There's a great post over at kottke.org 1 evoking the ghost of a time-traveling David Foster Wallace, commenting on Facetime for the iPhone from back in the '90s. But Facetime's usefulness debate is for another post. The point on which I want to comment comes at the end, and you'll miss it if you've yet to have your morning yerba mate. After reproducing several paragraphs from Infinite Jest, Kottke finishes with:
Those are only excerpts ... you can read more on pp. 144-151 of Infinite Jest.
Oh, page 144? Great — let me just grab ... which edition was that?
Wouldn't it be great if we had some, oh — I don't know — *online* edition of Infinite Jest to reference? Wouldn't it be amazing if someone turned the physical edition of IJ into a digital edition?
Of course, I'm being facetious — there's a perfectly good digital version of Infinite Jest available for the Kindle.2 And even one for iBooks. And heck, with the late Mr. Wallace's penchant for footnotes and lexicography, having a built in dictionary and hyperlinked references makes digital a nearly ideal platform for a book like this.
So when a blogger — and Infinite Jest fanatic — wants to point out something he or she loves in the book, and that book has a digital edition, is it not mad that the digital text isn't 'publicly' referable?
Openness is a big part of the discussion behind books in HTML5.3 Not openness in terms of 'free' books, but openness as books being free from the referenceability prisons of eReaders. Which is not to say that applications like Kindle or iBooks shouldn't exist, or that the only way to do books is in HTML. But, one might go so far as to say that having a strong HTML based, publicly referable edition of a book is the cornerstone of a strong digital edition.
Again — just to be perfectly clear — this doesn't implicitly mean free-as-in-beer books. It requires very little imagination to come up with an open but metered system for reading books in HTML — not unlike what the New York Times is planning on doing next year with their newspaper.4 The system would allow anyone to link to any piece of a book, and allow those who visit the book to read 10 or 20 pages before saying, "Hey, maybe you'd like to buy this?" This is part of what I mean when I talk about "life outside eReaders."5
A standup guy like Kottke has a legion of erudite, handsome, well read followers. When he tells those readers to check something out, I bet a few percentage of them would actually throw-down cash for a digital edition right then and there. Contingent on a convenient purchasing system being in place, of course.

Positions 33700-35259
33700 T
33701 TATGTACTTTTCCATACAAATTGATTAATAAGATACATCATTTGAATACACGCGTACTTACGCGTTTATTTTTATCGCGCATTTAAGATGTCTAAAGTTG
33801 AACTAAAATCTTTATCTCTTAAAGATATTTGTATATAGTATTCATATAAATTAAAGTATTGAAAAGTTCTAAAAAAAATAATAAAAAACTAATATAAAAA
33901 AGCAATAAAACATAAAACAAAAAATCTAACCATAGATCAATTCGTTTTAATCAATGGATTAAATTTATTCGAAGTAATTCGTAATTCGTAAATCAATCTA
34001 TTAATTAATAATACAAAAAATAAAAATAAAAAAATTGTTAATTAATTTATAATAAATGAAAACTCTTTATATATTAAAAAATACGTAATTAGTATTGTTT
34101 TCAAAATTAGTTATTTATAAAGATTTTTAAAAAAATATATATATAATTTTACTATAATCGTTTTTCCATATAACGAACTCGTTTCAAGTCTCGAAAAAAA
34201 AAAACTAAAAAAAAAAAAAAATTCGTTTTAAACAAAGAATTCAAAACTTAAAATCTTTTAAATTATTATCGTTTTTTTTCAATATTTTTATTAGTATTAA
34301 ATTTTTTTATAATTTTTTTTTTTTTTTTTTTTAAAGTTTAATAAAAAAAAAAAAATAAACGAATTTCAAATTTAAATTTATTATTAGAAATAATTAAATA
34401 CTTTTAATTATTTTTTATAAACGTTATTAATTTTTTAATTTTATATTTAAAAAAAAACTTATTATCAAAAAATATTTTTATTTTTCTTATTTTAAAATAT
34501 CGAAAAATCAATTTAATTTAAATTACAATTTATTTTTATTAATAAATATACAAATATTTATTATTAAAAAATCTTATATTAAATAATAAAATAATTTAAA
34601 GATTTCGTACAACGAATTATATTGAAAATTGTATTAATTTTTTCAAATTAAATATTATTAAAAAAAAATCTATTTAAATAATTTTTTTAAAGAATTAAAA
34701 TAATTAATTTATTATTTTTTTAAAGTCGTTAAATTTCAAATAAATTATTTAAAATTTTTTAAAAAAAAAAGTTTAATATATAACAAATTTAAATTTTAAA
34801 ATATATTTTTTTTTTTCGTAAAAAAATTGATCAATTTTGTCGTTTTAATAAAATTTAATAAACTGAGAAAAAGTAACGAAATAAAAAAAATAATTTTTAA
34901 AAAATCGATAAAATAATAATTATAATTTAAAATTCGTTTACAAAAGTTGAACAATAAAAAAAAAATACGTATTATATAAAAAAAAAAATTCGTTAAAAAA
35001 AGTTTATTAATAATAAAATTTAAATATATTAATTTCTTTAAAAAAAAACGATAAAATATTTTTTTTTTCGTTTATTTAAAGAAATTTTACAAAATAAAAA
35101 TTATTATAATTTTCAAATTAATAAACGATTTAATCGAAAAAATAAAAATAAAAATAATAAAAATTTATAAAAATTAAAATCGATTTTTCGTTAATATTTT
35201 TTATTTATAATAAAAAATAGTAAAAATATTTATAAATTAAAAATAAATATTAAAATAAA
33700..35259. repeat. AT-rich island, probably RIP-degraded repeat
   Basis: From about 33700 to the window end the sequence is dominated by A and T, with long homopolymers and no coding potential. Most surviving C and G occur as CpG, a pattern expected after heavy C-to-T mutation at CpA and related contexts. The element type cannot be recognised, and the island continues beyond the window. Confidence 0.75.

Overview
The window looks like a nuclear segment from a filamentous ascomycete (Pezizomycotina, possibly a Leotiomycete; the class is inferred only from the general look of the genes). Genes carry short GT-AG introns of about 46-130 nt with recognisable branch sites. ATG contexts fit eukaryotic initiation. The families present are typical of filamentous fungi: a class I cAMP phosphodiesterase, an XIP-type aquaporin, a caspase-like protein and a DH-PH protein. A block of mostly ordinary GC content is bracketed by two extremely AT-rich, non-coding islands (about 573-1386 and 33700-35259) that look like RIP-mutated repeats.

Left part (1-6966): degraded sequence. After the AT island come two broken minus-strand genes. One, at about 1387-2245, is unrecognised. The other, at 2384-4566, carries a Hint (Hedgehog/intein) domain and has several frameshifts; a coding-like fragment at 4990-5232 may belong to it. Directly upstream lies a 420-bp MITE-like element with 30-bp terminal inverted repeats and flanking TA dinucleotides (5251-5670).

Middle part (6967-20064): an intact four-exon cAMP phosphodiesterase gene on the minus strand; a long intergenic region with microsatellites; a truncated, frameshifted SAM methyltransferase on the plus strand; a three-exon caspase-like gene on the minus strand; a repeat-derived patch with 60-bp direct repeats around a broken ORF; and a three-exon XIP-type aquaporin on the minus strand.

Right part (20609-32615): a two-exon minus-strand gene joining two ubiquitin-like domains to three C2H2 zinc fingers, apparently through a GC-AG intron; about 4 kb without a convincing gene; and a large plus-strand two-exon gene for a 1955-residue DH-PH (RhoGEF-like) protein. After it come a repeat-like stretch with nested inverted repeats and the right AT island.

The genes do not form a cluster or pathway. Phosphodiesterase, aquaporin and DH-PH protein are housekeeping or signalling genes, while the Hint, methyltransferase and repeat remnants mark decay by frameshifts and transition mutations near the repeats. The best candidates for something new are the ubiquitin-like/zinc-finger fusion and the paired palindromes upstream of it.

Amazon and Google are working on systems of this very nature. Amazon has their "look inside the book" functionality which allows for, if not referencing, at least partial metered browsing of books. It's barely a hop between what they have now and what I describe — especially as integrated with Kindle editions. And Google Books 6 already has a system that lets you link to specific pages in scanned editions of books either out of copyright or given the Google Books greenlight by their publisher. 8 We're all itching to see what Google Editions has in store for us — but I'm pretty sure it's the precise opposite of less open books. 7
The question isn't how long until? but when? are we going to emerge from these dark ages of digital text. Currently our digital books are locked in precious little cabinets, untouchable like some bubble boy or Grant's tumor 9 — or maybe it's more like a damp dungeon where every now and then they're allowed to be read by one person, and one person only. Bit by bit, digital Stephen Kings and David Foster Wallaces are chipping away behind their own Rita Hayworths (I like to imagine the whole scenario as a Tron where everyone's a digital book and thus nearsighted and without athletic prowess). And it's probably not much longer until we stop saying, "on page 144" and start saying, "right over here."